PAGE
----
r. F r a n k l i n R . Freeland (B.A., M.A., Ed. D.) ha s been selected to serve as the Interim Superintendent for Rehoboth Christian School, starting officially on August 1, 2015. Freeland comes to Rehoboth with over 35 years of management and leadership experience in the fields of hea lt h a nd educat ion within state, tribal and federal entities; including Indian Health Services, the Navajo Division of Education, and the Navajo Nation Head Start Program, amongst others. Dr. Freeland acquired his Master’s and Doctor of Education in Management & Development; and Counseling from New Mexico State University, and received his Bachelor of Arts in History & Biology from New Mexico Highlands University. He is a graduate of Fort Wingate High School. Freeland also served in the Vietnam War (19651969), and as a Navy Hospital Corpsman. As an advocate of quality Christian education, Dr. Freeland served as President of Rehoboth’s school board for

Dr. Franklin Freeland

four years in the mid 1990’s. He and his wife, Janice, who have been married for 47 years, have 3 children who attended Rehoboth Christian School. “In 1896, m issiona r ies from the Christian Reformed Church planted the Gospel and a school that has flourished in the Four Corners region. Rehoboth Christian School, with God, will continuously measure its strength and direction in its relationships with the supporting church communities of America and Classis Red Mesa,” Freeland said. The staff at Rehoboth look forward to the new leadership of Dr. Freeland as they begin another year carrying out the school’s mission and looking toward the future of the ministry.




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WEEKLY CRIME BLOTTER By Kimberly Gaona Sun Correspondent

EAST SIDE, GALLUP G a l l u p Po l i c e Department Officer Nor m a n Bow m a n arrested Nelbert Lee, 34, of Church Rock, NM July 26 after he was identified as being the person who pushed down Zelda Cadman, 46, of Gallup and took money out of her pants pocket. Cadman told Bowman that $300 was taken, but $12 was recovered from Lee’s person. The incident took place in a field next to Gallup Detox. GPD Of f icer s were searching for a red van, which had run a stop sign, when they got word that a red van had crashed into a fence in the area of Bortot and Boyd. Officer Daniel Brown wrote in his report that there was signs of a vehicle crash and parts of the vehicle were left behind, including the front grill with a Dodge emblem on it. A vehicle matching that description was soon found in a parking lot on East Aztec, unoccupied. In a vehicle near the van, Brown found Ryan Williams, 36, of Church Rock, NM who became extremely agitated upon contact. While being questioned, Williams got into a “fighting stance” and threw several punches at his brother and at Brown. He was arrested for assault upon a peace officer and resisting, evading or obstructing an officer.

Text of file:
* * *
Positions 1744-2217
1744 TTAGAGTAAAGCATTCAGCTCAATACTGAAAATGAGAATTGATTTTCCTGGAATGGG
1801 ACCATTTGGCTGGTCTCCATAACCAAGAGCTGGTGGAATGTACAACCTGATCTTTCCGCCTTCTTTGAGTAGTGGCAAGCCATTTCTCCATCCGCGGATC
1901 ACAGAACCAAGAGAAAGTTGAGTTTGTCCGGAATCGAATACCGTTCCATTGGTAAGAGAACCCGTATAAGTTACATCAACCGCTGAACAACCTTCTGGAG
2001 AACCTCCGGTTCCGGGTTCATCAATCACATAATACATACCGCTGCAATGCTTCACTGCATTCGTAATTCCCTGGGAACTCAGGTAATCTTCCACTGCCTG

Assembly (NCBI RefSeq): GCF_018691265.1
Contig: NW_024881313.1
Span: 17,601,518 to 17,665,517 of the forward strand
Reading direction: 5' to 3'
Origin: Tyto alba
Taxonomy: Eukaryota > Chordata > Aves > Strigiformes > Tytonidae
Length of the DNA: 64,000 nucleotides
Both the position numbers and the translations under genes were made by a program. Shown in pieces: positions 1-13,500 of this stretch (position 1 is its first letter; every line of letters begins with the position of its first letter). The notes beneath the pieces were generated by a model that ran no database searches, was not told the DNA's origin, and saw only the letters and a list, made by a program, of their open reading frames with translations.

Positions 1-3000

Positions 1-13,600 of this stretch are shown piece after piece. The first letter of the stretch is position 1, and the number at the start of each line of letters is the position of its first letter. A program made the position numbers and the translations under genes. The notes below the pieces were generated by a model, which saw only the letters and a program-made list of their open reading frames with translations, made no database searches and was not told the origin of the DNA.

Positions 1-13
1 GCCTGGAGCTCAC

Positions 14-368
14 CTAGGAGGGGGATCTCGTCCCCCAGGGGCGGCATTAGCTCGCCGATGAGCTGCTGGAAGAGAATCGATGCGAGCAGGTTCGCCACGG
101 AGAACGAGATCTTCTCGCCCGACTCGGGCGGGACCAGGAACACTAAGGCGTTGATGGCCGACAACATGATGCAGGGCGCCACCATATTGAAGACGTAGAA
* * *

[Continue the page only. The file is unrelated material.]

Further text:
McKinley County Sheriff ’s Off ice Deput y Iv a n Ts e t h l i k a i caught a fugitive from justice Aug 3. Brian Ramsden, 46, of Gallup was seen loading up gravel from property belonging to the State of New Mexico Highway Department, located in Thoreau, NM. Ramsden’s warrant check came back with an outstanding warrant from the Superior Court of Arizona (Navajo County) for possession of dangerous drugs, transportation of a dangerous drug for sale, possession of drug paraphernalia times two and misconduct involving dangerous

weapons. The warrant held a $5,000 bond. Candice Begay, 30, of Thoreau, NM was arrested on two charges of child abuse and open container in Thoreau Aug 2 (See Weekly DWI report) after she was found to be in a vehicle, impaired along with her children in the vehicle and other impaired occupants. The driver, Shelby Tolth, was also arrested for child abuse and DWI. Melissa Joe, 30, of Jamestown, NM wa s a r rest ed i n Texas for a stolen vehicle after her mother f iled the vehicle stolen earlier in the day from Jamestown. Rita Joe, 65, of Sanders, Ariz., told MCSO Deputy Shane Bennett that her daughter took her vehicle and her half of the car payment and left. Thoreau Elementary was damaged and burglarized sometime over the Aug. 1 weekend. MCSO Deputy Merlin Benally was called to the school Aug. 3 after a school employee found a portable porch damaged, a back window broken and an open door. Benally found blood from the broken window in the classroom and the teacher of the classroom reported that an iPad mini was missing.


Br ya n Begay, 25, of Yahtahey, NM was arrested for destroying, damaging or defacing property as well as resisting, evading or obstructing an officer after he was seen spray painting graffiti on the I-40 bridge near the Maloney railroad crossing. He led GPD Officer Jessie Diaz on a short foot pursuit until Diaz warned him of an impending taser deployment. When asked why he was spray painting, “he stated because he wanted to get into a gang,” Diaz wrote in his report.


Georgianna G e o r g e , 21, o f Smith Lake, NM wa s a r rested on what appears to be her third charge of child abandonment, according to the report filed by GPD Officer